CHAPTER 6
CONCLUSIONS AND RECOMMENDATIONS FOR FURTHER STUDY
A numerical solution for the circulation and waves in coastal regions has been presented.
The solution method uses an alternating direction implicit method of solving the depth
integrated equations of momentum and continuity. Wave forcing terms are obtained through
a parabolic approximation to the linear mild slope equation for wave propagation over
varying depths and currents. The numerical solution involves an iteration between the
parabolic wave solution and the ADI circulation solution.
The model was run for several test cases. These include cases with varying topogra
phy, such as rip channels and bar gaps. The model was also tested with shore parallel and
shore perpendicular breakwaters represented as infinitesimally thin impermeable barriers.
Comparisons were made with analytical and experimental results. These comparisons were
favorable. In particular comparison of the results from the model in simulating the experi
ments of Gourlay (1974) show the predictive capability of the model. The model was also
run for an idealized shore parallel breakwater varying the aspect ratio of the length of the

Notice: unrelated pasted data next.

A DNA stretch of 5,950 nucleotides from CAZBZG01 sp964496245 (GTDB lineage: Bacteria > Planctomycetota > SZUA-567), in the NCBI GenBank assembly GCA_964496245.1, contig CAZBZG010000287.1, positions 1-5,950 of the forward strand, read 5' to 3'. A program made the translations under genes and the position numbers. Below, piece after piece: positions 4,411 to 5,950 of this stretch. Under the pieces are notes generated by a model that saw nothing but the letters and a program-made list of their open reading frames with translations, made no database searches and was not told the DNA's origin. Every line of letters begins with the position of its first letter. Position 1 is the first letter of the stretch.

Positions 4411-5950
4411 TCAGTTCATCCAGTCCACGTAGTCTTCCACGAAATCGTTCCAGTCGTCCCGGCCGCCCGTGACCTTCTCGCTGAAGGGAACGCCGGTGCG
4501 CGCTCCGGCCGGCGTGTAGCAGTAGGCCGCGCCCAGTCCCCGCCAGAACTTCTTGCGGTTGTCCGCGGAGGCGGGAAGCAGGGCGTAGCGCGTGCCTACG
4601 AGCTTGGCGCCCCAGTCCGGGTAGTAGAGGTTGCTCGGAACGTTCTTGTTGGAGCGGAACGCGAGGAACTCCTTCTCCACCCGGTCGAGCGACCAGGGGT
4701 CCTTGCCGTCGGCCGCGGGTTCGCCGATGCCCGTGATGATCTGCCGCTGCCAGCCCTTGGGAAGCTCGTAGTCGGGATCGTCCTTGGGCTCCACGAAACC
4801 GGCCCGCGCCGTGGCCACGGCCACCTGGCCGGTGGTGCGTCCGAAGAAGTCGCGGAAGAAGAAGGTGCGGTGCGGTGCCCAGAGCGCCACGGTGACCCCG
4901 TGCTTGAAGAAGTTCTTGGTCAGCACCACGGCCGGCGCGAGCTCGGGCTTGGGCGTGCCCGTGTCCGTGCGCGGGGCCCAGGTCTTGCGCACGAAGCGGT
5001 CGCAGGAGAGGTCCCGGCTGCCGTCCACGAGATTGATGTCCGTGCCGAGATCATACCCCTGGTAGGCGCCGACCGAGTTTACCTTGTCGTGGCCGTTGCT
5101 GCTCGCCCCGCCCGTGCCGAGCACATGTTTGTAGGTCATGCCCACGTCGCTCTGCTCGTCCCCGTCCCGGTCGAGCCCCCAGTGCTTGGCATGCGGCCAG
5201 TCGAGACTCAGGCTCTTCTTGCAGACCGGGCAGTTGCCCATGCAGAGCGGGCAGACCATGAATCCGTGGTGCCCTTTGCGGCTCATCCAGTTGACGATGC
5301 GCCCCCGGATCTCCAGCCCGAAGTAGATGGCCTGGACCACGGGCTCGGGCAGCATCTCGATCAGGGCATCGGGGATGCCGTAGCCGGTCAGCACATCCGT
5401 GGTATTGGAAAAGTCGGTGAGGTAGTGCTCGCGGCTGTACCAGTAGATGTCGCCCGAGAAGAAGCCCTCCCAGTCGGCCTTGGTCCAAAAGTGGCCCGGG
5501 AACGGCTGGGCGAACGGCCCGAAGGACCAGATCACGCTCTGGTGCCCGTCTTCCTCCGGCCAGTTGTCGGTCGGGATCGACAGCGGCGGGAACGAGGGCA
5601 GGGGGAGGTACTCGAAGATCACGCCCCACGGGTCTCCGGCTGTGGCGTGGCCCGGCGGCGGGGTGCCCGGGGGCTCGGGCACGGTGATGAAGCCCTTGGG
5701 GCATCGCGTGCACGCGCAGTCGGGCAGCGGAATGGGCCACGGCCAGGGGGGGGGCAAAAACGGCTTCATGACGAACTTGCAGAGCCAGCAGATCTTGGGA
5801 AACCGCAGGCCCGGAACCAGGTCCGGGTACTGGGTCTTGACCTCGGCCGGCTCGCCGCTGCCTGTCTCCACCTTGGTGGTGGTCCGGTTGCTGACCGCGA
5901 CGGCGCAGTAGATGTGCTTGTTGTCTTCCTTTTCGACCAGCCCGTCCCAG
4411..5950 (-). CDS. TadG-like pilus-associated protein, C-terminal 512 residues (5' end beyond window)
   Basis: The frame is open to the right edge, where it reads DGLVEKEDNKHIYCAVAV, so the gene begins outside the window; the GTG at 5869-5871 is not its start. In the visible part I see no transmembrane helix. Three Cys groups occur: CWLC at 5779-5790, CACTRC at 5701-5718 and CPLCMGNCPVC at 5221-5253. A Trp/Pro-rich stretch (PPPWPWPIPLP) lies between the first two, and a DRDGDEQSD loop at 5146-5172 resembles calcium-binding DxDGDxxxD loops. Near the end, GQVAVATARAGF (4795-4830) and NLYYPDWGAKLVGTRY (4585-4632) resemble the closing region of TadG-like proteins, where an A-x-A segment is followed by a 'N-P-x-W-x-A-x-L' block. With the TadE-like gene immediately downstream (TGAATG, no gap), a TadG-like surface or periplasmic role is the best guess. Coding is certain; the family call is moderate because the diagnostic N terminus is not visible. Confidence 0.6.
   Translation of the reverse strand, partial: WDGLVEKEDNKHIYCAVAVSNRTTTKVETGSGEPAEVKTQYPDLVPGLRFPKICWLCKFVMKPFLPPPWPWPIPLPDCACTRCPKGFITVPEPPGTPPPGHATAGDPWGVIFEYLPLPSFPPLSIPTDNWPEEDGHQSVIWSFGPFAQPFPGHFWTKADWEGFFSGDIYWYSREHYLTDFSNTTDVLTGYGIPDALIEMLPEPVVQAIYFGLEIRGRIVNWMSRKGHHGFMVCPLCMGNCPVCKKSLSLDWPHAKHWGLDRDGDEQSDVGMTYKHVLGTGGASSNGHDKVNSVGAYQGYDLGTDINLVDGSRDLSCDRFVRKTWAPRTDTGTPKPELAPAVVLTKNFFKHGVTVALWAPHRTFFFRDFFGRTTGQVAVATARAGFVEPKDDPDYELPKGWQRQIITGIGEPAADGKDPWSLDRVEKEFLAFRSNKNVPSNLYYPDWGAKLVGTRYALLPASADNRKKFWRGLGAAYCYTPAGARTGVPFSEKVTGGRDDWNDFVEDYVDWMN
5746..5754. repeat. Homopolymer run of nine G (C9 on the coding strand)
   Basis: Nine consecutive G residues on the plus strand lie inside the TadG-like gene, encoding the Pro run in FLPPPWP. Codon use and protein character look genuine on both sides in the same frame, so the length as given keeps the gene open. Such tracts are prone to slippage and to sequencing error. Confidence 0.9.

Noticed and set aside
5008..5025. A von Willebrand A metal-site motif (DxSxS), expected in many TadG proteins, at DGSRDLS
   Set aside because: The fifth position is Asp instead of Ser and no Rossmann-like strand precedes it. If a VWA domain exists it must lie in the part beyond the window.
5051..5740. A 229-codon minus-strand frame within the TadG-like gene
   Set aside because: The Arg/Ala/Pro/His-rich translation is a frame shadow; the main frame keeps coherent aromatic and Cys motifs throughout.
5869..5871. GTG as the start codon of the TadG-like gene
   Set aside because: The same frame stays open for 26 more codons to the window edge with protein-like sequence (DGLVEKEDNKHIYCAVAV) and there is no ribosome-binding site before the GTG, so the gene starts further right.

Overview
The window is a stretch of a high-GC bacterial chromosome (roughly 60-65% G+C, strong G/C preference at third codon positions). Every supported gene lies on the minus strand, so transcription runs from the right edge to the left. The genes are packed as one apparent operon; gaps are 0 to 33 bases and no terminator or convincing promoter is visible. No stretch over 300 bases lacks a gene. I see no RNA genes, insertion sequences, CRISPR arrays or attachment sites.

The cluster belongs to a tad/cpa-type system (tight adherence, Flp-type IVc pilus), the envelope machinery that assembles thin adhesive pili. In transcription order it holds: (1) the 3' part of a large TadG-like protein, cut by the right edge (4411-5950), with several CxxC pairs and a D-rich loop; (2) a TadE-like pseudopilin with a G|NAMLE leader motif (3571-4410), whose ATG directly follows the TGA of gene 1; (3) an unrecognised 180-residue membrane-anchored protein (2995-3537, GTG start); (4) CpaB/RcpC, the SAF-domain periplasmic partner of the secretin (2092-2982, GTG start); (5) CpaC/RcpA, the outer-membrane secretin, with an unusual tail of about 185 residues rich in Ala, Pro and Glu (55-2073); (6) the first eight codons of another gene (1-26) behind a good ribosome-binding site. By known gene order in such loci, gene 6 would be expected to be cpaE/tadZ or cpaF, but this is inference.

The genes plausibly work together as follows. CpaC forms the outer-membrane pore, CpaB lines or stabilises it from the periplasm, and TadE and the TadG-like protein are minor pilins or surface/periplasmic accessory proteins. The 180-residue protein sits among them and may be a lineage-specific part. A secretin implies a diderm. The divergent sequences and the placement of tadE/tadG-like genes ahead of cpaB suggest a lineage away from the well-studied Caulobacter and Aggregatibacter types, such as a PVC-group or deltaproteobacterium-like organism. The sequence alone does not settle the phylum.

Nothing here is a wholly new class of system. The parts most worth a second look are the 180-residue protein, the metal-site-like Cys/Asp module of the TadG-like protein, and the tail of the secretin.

breakwater to the distance offshore of the breakwater to determine the relative importance
of this parameter.
The primary conclusion of this study is that it is possible to get good predictive re
sults using a numerical model that incorporates some simplifications of the physical reality.
In the present study the three-dimensional flows that are encountered in nature are rep
resented by two-dimensional depth averaged velocities. Simplifying assumptions are also
made concerning bottom friction, momentum transfer or mixing, wave breaking and wave
energy dissipation. For each of these topics it is possible to argue that nature is greatly dif
ferent and more complex than the assumptions embodied in this report. Yet the results (in
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